The Beyond (L’aldilà, AKA Seven Doors of Death)
Directed by Lucio Fulci
Starring Catriona MacColl, David Warbeck, Cinzia Monreale
Review by Jordan
I’ve heard it stated that were it not for Dario Argento’s masterful Suspiria (1977), the enthusiastically nonsensical, outlandishly Gothic yet contemporary and gory cult film The Beyond (1981) would be the crowning achievement of Italian horror.
While there are a number of titles that seem determined to dismiss this theory (Michele Soavi’s outrageously entertaining Cemetery Man, Mario Bava’s Blood and Black Lace and perhaps even Lamberto Bava’s influential Demons to name a few) I find it hard to disagree…
With a story that’s joyfully convoluted and inexplicably hard to explain in detail, it is truly the macabre and imposing feeling Fulci cultivates from the opening sepia-tinged shots of a riled mob brutally murdering a proposed Warlock to the closing passageway to Hell that gives The Beyond its resonance. Nothing seems natural, grounded in reality, instead events seem to unfold as a fluctuating nightmare of interposing horrors; as if the viewer is in partial control of their dreams and moves on from one scenario to the next when it becomes too menacing or they die. Assisting in achieving this outcome is the dizzying and profoundly Italian score, over-the-top makeup FX and numerous narrative, as well as writing and directorial flaws (a sign outside a morgue that reads “Do Not Entry” being my personal favourite, followed closely by a character’s decision to attach a dead body to a heartbeat monitor) that coupled with some strange Texan dubbing constitutes downright craziness, or brilliance.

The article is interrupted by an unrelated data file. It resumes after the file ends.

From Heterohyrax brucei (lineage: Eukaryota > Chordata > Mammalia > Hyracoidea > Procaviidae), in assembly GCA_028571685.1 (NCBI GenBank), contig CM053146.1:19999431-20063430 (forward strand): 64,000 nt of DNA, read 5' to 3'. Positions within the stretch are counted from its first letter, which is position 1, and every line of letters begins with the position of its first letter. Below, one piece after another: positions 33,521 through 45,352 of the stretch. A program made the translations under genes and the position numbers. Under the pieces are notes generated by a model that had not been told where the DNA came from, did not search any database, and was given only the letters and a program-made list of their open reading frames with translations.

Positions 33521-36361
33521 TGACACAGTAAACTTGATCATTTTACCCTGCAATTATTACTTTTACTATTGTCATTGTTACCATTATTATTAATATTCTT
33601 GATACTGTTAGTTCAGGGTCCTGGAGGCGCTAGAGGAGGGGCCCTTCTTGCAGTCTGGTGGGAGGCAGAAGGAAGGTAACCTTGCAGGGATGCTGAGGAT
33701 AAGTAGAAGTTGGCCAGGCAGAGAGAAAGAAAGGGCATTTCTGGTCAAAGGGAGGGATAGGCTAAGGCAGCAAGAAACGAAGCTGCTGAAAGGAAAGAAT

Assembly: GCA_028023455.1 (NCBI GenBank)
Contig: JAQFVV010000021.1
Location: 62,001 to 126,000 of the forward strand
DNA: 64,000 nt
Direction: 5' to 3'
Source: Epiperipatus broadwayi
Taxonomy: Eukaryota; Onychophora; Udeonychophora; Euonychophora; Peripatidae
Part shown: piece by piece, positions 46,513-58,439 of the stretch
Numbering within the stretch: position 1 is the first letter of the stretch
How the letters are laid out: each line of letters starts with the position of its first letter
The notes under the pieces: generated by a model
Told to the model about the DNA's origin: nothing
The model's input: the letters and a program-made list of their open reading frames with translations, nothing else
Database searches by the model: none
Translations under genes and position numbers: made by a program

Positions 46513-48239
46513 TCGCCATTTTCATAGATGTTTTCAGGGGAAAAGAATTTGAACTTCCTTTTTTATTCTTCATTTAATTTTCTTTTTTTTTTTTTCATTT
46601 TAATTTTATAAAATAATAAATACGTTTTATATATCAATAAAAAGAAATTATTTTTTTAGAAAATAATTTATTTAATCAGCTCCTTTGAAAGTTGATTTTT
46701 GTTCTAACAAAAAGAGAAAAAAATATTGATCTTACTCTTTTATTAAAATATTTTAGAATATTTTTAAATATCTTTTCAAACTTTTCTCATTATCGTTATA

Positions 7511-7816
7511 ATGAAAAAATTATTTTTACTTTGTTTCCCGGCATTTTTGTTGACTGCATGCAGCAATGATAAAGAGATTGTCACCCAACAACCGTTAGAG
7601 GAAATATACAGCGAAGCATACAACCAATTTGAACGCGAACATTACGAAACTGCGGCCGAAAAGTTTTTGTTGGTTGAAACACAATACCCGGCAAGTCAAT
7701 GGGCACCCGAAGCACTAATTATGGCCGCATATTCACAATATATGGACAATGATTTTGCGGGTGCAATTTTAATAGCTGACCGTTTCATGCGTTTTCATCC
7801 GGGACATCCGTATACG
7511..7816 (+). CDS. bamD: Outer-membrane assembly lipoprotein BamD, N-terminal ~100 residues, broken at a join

The plot is self-explained by a blind, German Shepherd-owning psychic as follows: The seven dreaded gateways to Hell are concealed in seven cursed places… And from the day the gates of hell are opened, the dead will walk the earth. This means bad news for Liza Merril (regular Fulci collaborator Catriona MacColl), whose recently inherited motel is built on one, leading to the fulfillment of the above catastrophe. MacColl is always a pleasure to watch, and her partnership with the often maligned director produced two other true classics of not only Italian horror cinema, but genre film-making worldwide in the accomplished City of the Living Dead (1980) and The House by the Cemetery (1981).
He is often seen as the lesser maestro when compared with his renowned peers, but with other forgotten gems including giallos such as Don’t Torture a Duckling and A Lizard in a Woman’s Skin, plus the oft-referenced and worthy-of-its-reputation Zombi (AKA Zombie Flesh Eaters) the enigmatic Mr Fulci undoubtedly does deserve more credit, and if like many you are yet to set foot inside his blood-soaked world, this is your invitation and introduction.
So, a young girl gets a hole blown in her face (see above), a paralyzed man is eaten alive by tarantulas and another has his eyes popped out of his skull… and in picturing these you’re only scratching the surface of what’s on offer. The Beyond isn’t highly esteemed because of its nuances or crisp quality, but because of it’s endeavor: to be a waking nightmare on celluloid that earns longevity through sheer haphazard abandonment.
Fine with me.
4.5 acid spills out of 5